Keywords: autonomy, formal institutions, informal institutions, public service delivery units, Vietnam

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293 Bangladeshi English Teachers’ Understanding of Teacher Autonomy

Authors: Rubaiyat Jahan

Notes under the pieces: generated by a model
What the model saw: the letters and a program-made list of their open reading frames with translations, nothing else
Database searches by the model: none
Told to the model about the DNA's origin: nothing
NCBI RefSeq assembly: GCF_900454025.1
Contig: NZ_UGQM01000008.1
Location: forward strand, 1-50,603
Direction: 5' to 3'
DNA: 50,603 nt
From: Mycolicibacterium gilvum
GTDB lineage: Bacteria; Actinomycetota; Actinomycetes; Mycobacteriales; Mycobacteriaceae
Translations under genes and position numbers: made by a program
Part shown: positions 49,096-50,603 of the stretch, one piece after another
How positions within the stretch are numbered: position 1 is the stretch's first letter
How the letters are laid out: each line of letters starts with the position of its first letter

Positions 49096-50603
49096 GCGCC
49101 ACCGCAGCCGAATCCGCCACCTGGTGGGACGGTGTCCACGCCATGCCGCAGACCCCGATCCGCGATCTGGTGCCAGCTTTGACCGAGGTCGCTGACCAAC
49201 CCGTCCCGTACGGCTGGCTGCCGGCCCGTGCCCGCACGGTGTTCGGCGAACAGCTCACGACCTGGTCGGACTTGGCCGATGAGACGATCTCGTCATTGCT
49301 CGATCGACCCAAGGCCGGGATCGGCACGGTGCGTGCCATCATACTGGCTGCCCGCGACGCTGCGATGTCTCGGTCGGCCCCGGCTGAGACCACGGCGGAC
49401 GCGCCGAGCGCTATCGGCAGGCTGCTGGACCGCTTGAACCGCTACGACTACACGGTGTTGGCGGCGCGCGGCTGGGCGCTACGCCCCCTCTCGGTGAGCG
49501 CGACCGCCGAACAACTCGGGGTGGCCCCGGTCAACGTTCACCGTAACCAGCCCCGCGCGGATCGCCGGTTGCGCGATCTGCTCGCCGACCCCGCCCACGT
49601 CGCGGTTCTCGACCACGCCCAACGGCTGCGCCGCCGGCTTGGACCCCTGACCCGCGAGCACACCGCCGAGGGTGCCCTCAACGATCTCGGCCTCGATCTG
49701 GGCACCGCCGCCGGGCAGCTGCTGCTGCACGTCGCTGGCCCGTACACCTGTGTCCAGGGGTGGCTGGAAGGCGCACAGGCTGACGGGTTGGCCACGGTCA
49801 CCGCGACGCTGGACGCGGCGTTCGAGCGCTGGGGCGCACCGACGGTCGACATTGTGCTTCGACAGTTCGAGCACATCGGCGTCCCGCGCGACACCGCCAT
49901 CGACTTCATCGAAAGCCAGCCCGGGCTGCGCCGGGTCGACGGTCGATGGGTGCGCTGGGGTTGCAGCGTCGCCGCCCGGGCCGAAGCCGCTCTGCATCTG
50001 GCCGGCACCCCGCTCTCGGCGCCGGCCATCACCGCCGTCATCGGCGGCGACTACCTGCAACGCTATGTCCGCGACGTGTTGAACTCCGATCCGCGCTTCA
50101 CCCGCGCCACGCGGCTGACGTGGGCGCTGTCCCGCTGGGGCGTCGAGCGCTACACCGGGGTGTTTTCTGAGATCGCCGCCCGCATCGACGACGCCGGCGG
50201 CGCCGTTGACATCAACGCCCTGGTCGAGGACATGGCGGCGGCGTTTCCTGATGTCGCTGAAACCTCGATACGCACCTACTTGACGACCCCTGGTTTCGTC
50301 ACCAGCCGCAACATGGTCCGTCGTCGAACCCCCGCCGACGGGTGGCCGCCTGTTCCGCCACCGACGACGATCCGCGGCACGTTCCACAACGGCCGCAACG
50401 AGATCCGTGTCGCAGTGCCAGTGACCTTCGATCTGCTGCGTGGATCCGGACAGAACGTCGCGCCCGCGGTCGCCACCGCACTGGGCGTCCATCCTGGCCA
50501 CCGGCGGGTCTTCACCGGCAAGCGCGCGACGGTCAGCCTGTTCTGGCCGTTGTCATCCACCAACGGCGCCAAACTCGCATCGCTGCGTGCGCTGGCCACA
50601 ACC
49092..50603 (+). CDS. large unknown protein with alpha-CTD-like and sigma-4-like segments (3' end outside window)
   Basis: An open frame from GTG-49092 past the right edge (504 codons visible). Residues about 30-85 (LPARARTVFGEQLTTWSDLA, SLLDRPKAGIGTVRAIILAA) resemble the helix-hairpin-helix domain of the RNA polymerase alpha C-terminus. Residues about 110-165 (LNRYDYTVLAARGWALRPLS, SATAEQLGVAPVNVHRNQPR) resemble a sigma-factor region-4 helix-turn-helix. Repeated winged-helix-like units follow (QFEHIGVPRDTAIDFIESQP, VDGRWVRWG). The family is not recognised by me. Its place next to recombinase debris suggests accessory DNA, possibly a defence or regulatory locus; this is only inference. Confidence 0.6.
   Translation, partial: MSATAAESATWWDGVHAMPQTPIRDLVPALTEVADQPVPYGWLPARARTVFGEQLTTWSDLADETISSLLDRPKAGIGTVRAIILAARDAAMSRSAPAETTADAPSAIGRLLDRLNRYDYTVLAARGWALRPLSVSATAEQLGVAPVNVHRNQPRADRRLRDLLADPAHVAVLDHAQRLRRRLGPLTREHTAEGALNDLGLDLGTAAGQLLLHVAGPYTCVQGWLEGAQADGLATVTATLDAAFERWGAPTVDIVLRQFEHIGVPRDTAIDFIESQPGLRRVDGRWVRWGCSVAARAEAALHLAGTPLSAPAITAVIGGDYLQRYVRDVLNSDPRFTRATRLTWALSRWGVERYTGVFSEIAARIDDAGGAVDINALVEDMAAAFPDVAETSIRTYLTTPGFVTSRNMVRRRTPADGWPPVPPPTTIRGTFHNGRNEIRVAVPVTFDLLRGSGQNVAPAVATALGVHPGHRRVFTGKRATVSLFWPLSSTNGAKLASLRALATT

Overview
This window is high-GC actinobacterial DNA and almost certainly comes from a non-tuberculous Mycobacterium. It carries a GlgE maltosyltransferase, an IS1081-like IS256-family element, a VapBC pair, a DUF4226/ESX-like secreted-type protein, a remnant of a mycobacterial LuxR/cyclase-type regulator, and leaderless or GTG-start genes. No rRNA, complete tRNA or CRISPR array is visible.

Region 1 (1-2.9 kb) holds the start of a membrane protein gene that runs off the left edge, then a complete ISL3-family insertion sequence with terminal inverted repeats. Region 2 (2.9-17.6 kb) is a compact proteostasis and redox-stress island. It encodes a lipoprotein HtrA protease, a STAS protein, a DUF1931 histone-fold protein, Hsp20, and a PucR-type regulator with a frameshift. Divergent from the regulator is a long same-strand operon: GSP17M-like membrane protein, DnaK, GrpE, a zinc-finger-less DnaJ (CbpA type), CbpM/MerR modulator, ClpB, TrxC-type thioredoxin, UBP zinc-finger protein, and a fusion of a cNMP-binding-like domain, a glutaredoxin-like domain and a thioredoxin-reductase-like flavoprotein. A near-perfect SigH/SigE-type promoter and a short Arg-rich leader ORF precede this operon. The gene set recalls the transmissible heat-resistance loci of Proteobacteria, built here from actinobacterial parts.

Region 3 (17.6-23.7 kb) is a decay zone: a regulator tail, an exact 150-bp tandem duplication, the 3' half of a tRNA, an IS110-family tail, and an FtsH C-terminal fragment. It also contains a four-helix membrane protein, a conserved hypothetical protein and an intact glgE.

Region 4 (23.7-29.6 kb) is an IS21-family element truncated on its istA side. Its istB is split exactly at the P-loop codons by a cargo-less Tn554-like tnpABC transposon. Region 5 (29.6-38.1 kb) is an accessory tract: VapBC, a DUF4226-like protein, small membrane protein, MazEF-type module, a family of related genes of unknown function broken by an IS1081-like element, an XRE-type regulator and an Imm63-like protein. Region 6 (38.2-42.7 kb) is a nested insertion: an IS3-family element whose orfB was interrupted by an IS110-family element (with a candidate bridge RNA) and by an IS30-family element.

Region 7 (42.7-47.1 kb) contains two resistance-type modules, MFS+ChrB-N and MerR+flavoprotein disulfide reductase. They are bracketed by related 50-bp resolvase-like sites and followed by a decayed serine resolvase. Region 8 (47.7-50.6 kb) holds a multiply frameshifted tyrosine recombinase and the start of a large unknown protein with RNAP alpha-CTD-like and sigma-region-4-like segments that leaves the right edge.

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This paper reports some findings of a study on the issues related to teacher autonomy in the Bangladeshi school contexts, and data of this research was collected from fourteen practicing English teachers of Bangladesh through semi structured interviews. The theoretical underpinning of teacher autonomy, on an apparent note, focuses on the behavioral aspects of teacher autonomy hence emphasizing mostly on the teachers’ capacity for self-directed acts of teaching and self-directed acts of professional development. Yet, a contemporary literature survey of teacher autonomy seems to be concerned more on the political interpretations of teacher autonomy. Thus, autonomous teachers are expected to generate their personal theories of teaching from their practices. The idea of personal theories of practice upholds the view that along with the teaching, teachers need to engage themselves in various classroom based research with a view to theorising from their practices. The findings of this research indicate enormous evidence of behavioral aspects of teacher autonomy. As the data of this research suggests, the participant teachers’ understanding of classroom situations, their reflections on the situational realities and opting for classroom decisions on the basis of those realizations are some good examples of teacher autonomy. Also, a few teachers’ stated teaching practices seem to reflect, though in a subtle way, their effort of outlining context embedded personal theories of teaching. This paper has got one significant pedagogical implication for the teacher education. Any teacher education must promote the conditions and capabilities for the present and prospective teachers for the role of theorisers in addition to develop their professional, procedural, and personal knowledge base.